There’s plenty to like in Snyder’s hectic, rowdy film. But by the time we reach the bludgeoning excesses of the last half-hour it’s hard to shake the sense that this was an opportunity at least partially missed.
-Christopher Orr, The Atlantic
DC still has much to learn from rival Marvel in the filmmaking realm, but Man of Steel at least offers hope. Hope, and a slight headache
-Tyler Hanley, Palo Alto Weekly
Every person can be a force for good, free to forge his own destiny.
Superman has never been one of my favorite characters. I don’t care much for any of the previous film incarnations of the Superman mythos, in fact I think Bryan Singer’s Superman Returns from 2006 is pretty atrocious. To me, he always seemed more of a god than a superhero. I much prefer characters like Batman or the X-Men who are more human and relatable, with actual weaknesses. Given all of that, I was extremely excited for Man of Steel. The trailers were mesmerizing, the cast is phenomenal, I bought in to the hype and was ready to love this updated take on the hero.
Unfortunately, this film is a bit of a mess. Most of the individual scenes are fine by themselves, but there is an extremely jarring pacing between them. The film opens with an overlong sequence on Krypton explaining how baby Superman found his way to Earth. Not only is it a very confusing and abrupt way to begin, the events of what happened don’t entirely get explained until much later on.
The film cuts to various flashback sequences that break up the main storyline in somewhat awkward ways. All these flashbacks are excellent and really help flesh out Superman’s character, but when it comes to the the main plotlines that are driving the movie forward, they are real momentum killers.
General Zod is getting angry.
The pacing is a real issue, but the film still does a lot of great things. The cast, in particular, is incredible. If this wasn’t a summer movie based on a superhero, Michael Shannon would be considered for some major acting awards for his off-the-wall crazy take on General Zod. Russell Crowe redeems himself after his humiliating Les Mis performance with an eloquent portrayal of Jor-El, Superman’s Kryptonian Dad. Though he doesn’t have nearly enough screen time, Kevin Costner does his usual great work playing Jonathan Kent, adoptive Super Father. Lastly, Henry Cavill puts on a really fun performance as the Man of Steel himself, putting Brandon Routh (Superman Returns) to shame.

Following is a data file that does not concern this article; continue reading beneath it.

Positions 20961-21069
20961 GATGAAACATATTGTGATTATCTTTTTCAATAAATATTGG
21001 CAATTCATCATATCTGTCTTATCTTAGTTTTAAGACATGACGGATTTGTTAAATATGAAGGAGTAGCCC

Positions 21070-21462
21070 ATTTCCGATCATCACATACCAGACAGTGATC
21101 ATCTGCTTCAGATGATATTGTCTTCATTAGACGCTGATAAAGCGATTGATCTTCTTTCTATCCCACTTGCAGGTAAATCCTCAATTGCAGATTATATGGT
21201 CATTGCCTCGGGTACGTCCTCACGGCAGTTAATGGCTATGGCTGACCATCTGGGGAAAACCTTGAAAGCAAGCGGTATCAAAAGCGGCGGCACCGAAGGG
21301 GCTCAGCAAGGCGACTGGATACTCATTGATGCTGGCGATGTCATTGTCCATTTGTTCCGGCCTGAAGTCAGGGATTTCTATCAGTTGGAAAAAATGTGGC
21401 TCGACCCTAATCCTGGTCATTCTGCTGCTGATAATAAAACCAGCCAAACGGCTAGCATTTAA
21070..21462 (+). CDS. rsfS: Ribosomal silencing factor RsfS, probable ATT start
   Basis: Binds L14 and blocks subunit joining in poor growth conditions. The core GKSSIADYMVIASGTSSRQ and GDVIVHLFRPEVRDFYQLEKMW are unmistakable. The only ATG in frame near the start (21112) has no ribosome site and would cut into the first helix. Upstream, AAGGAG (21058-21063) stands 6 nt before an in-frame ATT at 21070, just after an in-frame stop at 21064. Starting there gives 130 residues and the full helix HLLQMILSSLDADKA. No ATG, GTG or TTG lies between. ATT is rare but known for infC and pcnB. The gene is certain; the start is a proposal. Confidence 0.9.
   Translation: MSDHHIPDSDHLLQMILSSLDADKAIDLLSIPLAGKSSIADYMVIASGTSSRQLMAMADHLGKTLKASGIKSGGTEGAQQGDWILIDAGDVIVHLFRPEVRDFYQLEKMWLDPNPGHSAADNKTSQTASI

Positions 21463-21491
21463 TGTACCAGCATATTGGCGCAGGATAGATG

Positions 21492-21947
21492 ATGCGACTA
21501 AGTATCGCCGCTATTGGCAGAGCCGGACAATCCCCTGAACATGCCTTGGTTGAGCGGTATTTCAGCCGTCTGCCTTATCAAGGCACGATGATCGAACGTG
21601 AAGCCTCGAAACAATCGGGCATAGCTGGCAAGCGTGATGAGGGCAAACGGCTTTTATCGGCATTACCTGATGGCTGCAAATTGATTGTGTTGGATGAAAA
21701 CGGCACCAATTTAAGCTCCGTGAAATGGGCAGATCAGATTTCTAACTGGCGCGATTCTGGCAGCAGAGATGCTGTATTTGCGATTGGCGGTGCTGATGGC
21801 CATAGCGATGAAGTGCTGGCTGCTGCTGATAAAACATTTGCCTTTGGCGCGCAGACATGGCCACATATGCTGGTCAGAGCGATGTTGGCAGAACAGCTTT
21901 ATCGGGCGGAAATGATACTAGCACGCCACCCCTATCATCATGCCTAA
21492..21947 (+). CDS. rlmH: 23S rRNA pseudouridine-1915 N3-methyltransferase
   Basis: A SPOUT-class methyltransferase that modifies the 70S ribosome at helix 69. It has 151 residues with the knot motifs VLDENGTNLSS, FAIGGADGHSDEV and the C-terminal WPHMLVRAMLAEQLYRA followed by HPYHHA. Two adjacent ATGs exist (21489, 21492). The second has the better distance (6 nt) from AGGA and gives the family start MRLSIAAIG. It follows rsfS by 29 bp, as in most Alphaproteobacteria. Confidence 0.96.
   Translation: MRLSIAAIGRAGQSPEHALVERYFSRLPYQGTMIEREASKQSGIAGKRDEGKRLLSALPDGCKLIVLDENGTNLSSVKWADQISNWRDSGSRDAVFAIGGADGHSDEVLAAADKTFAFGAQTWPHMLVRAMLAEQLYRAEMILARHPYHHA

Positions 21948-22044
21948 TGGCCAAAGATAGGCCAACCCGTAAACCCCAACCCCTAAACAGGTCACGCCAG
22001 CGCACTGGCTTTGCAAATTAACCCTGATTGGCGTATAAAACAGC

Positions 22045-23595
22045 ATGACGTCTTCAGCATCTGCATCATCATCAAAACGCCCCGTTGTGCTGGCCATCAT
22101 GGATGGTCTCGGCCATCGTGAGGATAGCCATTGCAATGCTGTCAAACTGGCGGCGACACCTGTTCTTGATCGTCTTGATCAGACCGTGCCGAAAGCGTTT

You will give the people an ideal to strive towards. They will race behind you, they will stumble, they will fall. But in time, they will join you in the sun. In time, you will help them accomplish wonders.
Man of Steel is a really dark film. For being a seemingly fun summer blockbuster with aliens who wear capes, it’s strangely lacking any sort of comedic touch or light hearted moments. If it’s not diving into gritty moments from Kal-El’s backstory, it’s showcasing the absolutely brutal fight sequences between Superman and Zod’s army.
Speaking of the fight sequences, they are almost insane to the point of being incomprehensible. The complete utter destruction and mayhem these characters cause is fun to watch, but quickly becomes mind numbing after the third or fourth time a ripple effect from a sonic boom destroys a skyscraper.
Nope, no religious imagery here
Overall, I was entertained. It certainly doesn’t live up to the crazy positive hype and outstanding marketing campaign over the last year, but it is still leagues better than Bryan Singer’s failed attempt at a reboot in 2006. The cast is great, the action is bonkers and there are some really well done individual sequences. Unfortunately, the sum isn’t quite equal to the parts here and it feels like at least a slight disappointment. Hopefully we can just chalk this up to growing pains and a slow start to what should eventually become a fully realized DC Cinematic Universe concluding in a Justice League film.
My father believed if the world found out who I really was it’d reject me. He was convinced that the world wasn’t ready. What do you think?